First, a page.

[Zbrafish] Re: survey question: container/condition for fish awaiting genotype results

khelde from fhcrc.org via zbrafish%40net.bio.net (by khelde from fhcrc.org)
Mon Aug 31 13:17:49 EST 2009

On Aug 24, 12:30 pm, Timothy Mason <tma... from uoregon.edu> wrote:
> Hi,
> I'm gathering information from research labs about the types of
> containers used to hold fish awaiting genotyping results.
> For example, a fish that undergoes a tail clip will necessarily need to
> wait while its genotype is determined via PCR, or, fish that are crossed
> to produce embryos used for a phenotype ID will need to wait somewhere
> while the embryos develop the phenotype.
> Where do you keep the fish?
> Do you use static water containers? Which manufacturer? How much water?
> Do you have containers that work with your water system to provide fresh
> water to the fish while it waits for its result?
> Here at the UO research facility we have developed a standard procedure
> that allows researchers to keep fish in a plastic container (ZipLoc)
> with roughly 32 US ounces (~946 ml) of static water for up to 5 days
> while it waits for its result. We are reviewing this procedure and are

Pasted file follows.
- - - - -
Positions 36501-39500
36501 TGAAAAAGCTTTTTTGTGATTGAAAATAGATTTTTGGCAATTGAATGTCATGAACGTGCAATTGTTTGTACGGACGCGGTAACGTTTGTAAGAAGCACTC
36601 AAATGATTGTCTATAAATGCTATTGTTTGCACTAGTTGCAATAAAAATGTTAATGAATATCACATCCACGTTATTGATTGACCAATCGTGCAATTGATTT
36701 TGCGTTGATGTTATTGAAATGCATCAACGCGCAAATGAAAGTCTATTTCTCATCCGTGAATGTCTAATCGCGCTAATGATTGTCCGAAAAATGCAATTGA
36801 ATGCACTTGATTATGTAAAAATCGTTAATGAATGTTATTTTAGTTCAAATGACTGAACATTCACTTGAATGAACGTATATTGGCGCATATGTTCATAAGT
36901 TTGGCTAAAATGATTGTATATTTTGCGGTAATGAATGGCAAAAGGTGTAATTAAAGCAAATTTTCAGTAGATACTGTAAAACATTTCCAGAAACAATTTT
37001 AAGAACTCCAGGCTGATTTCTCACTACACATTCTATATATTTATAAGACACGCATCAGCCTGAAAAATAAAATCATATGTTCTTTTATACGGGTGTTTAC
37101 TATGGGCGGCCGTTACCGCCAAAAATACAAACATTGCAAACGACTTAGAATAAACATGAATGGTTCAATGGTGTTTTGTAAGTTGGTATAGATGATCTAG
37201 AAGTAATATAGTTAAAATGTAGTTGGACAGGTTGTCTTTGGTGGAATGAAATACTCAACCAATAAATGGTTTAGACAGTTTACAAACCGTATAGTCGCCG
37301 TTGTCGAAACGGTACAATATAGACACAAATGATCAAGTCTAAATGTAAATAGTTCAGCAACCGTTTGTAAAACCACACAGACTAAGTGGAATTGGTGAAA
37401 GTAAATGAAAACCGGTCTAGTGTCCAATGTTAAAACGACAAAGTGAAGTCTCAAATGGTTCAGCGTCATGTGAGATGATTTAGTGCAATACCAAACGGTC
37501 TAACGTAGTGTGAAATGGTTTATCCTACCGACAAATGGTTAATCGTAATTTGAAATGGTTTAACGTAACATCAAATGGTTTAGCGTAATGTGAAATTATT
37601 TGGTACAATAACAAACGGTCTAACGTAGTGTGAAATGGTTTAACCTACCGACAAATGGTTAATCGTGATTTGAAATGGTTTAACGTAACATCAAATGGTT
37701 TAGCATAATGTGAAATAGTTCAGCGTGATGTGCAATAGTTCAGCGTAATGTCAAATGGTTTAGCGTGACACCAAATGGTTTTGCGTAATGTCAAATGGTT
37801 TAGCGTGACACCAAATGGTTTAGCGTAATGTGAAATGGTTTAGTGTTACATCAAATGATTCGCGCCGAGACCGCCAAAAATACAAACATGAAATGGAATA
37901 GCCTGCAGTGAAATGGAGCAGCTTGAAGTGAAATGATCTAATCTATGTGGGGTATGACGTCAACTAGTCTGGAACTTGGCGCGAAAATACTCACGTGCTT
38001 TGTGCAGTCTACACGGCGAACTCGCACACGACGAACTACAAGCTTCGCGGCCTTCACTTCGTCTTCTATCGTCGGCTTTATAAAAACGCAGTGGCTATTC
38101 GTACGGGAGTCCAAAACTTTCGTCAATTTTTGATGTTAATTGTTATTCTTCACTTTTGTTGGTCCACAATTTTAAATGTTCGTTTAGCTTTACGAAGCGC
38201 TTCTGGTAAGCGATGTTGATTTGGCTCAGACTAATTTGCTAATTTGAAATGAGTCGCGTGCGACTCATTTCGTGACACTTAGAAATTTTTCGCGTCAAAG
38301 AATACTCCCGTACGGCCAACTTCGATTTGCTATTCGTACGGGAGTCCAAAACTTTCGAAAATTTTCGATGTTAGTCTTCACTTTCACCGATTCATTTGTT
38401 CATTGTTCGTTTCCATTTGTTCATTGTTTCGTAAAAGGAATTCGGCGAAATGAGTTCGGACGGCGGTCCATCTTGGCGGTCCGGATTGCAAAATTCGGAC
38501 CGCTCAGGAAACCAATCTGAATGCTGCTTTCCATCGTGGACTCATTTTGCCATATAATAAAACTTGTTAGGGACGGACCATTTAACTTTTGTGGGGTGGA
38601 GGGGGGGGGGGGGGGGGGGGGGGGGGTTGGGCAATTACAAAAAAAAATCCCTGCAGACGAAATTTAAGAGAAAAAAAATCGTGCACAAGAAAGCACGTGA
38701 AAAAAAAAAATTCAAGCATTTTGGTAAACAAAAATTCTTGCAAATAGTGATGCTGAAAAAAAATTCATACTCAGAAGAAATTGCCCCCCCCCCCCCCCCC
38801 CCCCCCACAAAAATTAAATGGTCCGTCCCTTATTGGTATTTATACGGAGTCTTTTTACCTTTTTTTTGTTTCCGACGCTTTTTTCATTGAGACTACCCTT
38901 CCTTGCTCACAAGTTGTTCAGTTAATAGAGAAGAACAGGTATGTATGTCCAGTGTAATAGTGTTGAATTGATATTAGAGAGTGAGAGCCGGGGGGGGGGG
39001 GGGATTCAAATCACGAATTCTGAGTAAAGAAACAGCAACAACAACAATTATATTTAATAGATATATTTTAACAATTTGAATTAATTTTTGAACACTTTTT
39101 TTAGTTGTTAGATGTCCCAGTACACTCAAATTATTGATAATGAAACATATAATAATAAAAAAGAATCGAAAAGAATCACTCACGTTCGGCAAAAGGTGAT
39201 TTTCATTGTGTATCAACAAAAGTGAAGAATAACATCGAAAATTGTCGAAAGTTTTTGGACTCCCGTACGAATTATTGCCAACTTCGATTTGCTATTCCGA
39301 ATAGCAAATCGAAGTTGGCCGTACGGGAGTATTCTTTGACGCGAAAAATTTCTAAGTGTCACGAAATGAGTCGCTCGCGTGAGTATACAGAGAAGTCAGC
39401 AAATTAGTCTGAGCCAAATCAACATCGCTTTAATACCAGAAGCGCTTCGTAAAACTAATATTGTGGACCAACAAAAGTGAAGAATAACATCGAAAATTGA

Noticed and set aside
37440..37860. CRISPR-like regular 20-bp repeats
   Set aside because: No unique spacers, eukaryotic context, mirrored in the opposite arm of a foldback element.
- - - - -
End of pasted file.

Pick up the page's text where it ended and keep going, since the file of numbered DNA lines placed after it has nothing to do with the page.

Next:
> hoping to gather information about other best practices for this type of
> husbandry procedure.
> Thanks, in advance, for any help you can offer.
> -Tim
> --
> Timothy Mason
> UO Zebrafish Facility Manager
> Eugene OR 97403
> phone: 541-346-4598http://fish.uoregon.edu

Hi Tim
here in the Moens Lab in Seattle we use small plastic tupperware
containers. They hold 500ml if completely full so we put 300-400ml in
them.  They have 5 holes cut in the lids.  They stack on the bench
such that we have 8 columns wide and 6 columns high (1/2 of a 96-well
plate).  To fill 48 "tanklets" we make up 20 liters of system water
with AmmoLock (2.8ml/20L; Aquarium Pharmaceuticals) and Stress Coat+
Fish and Tap Water conditioner (5.3ml/20L).  We leave the fish in the
tanks, without changing the water, from one to 5 days.  When finished,  
we put the  tanklets through a bleach process and then send them down  
to glassware
for a final washing (water only).
Kathryn Helde
Moens Lab

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